Heath Robinson Museum
Heath Robinson – A Brief Introduction
The Heath Robinson Museum is an art museum in Pinner, London dedicated to showing the works of the famous artist, novelist, artist and political commentator William Heath Robinson, better known as Heath. It was established in 2021 and is located at Hey presto! Place, in central London. The museum is one of the leading cultural attractions in London and is known for its rich history and exciting exhibitions.
The new museum, which features this renowned artist’s work includes two major exhibitions which take place on an annual basis. These include the European Painting Scholarship Exhibition and the centennial of Robinson’s work, entitled The Year of the Conqueror. The exhibition includes a reconstruction of the west side of Pinner, complete with spectacular modernist architecture by renowned architects including the architect of the building, Frank Lloyd Wright; a reconstruction of the staircase in the west end of Pinner which originally led to the staircase which bears the artist’s works; and a ground-breaking permanent exhibition which commemorate the painter’s achievements as well as those of the past, including the establishment of the National Gallery in London from his birth in 1839. An interactive exhibition also takes place at the museum featuring video projections of key events in Heath’s long career.
The centennial exhibition celebrates the west side of Pinner in more detail. It features an original examination of the buildings where Heath worked including the famous Pinner factory and his birthplace. Exhibitions include displays of Heath’s textile work and key portraits which were made while working in his birthplace. The exhibition also covers the career of Heath’s great friend, Michael Rosen who wrote an intriguing biography of the artist.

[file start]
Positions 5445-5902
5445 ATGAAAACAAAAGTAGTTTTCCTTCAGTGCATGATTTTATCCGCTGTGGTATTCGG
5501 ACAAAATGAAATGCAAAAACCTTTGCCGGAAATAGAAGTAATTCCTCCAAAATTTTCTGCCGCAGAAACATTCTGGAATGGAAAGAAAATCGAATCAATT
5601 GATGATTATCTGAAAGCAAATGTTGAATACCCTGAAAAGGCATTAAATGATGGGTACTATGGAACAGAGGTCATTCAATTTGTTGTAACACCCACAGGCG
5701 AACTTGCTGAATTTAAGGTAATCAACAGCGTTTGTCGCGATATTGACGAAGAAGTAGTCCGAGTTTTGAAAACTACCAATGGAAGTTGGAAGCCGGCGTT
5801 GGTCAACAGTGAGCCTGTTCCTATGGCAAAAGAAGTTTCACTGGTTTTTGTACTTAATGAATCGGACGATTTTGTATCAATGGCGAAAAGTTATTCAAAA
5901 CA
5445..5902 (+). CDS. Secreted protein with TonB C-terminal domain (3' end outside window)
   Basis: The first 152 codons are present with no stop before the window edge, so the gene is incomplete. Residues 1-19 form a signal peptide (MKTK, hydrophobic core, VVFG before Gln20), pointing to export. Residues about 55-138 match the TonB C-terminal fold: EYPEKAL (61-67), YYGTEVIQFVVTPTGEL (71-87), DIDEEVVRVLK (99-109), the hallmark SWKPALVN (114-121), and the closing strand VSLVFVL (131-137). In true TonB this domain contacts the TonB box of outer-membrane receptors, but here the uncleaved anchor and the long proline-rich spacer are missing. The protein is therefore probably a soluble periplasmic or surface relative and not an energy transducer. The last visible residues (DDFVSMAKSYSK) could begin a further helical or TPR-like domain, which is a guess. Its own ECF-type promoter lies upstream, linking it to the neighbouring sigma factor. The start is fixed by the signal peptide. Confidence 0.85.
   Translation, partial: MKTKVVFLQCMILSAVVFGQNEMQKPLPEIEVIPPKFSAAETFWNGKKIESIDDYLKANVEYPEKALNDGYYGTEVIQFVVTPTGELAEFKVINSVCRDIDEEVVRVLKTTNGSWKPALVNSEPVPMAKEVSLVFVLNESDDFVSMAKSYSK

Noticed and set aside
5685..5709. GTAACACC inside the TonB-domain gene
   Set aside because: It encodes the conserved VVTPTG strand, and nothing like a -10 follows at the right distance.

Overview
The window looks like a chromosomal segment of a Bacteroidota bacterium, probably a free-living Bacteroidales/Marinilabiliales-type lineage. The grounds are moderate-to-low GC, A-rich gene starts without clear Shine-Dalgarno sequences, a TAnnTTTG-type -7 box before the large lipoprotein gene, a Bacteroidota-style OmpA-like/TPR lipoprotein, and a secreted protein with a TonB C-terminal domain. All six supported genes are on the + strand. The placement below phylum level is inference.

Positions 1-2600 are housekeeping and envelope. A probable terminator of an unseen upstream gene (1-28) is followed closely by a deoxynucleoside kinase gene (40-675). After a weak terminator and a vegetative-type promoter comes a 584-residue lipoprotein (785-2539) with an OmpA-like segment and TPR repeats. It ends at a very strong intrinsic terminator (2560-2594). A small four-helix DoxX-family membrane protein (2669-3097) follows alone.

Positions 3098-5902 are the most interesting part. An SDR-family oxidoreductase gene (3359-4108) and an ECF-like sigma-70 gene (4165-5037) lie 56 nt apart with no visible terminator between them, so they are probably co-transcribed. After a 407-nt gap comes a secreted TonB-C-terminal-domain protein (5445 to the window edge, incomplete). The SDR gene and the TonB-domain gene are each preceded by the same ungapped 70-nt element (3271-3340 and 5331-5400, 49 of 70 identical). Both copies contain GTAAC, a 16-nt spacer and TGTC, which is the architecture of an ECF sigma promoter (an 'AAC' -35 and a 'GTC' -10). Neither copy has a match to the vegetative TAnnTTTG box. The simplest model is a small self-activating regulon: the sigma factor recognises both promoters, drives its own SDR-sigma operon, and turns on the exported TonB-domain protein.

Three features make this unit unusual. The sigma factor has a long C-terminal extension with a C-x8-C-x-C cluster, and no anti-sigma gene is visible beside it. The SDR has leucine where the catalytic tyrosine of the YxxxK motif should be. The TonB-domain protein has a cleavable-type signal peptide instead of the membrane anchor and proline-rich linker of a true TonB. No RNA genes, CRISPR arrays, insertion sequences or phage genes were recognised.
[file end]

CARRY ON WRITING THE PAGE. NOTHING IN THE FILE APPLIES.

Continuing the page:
In addition to the exhibition of his artwork, the new museum also features a newly reconstructed interpretation of his life and work entitled A Place I’ve Always Wanted to See. This reconstruction is based on research undertaken by David Shea, who undertook the task after becoming convinced that the originalisation of Heath’s life was flawed. Heath was in fact buried at the rear of his home, which was changed during his lifetime to make it more convenient for his family. His remains were never found and the reason given was that he was simply taken to a grave near his workshop where a cross-section of his body was found. Mr Shea believes that this was the real burial place of Heath.
The exhibition is supported by Sir Michael Caine, who is very proud of its achievement in bringing to the attention of people the true story of one of the most famous painters of all time. He is also very proud of the fact that the exhibition is being run by someone whose passion is in fact photography and not art. Sir Michael Caine first came to appreciate Heath’s work while doing a film on the subject and has since become an ardent and devoted fan. Mr Shea feels that it is the chance of someone who is passionate about photography coming to the museum and seeing the original paintings that adds so much to the overall story of Heath Robinson as an artist.
“It is unbelievable how a simple image of a man can bring so much history and meaning to our lives today,” said Mr. Shea. “The Heath Robinson Museum and Gallery are as much about his life as it is about his artwork. It is the chance for all of us to catch up with the man who played such an important part in our past and who continues to inspire us to be the best we can be. I feel very privileged to have been invited to display work by this great photographer, whose work still provokes conversation years after his death.” Mr. Shea has also worked with the author, Colleen Packham, who has produced an exhibition entitled The Changing Image – Changing Times.
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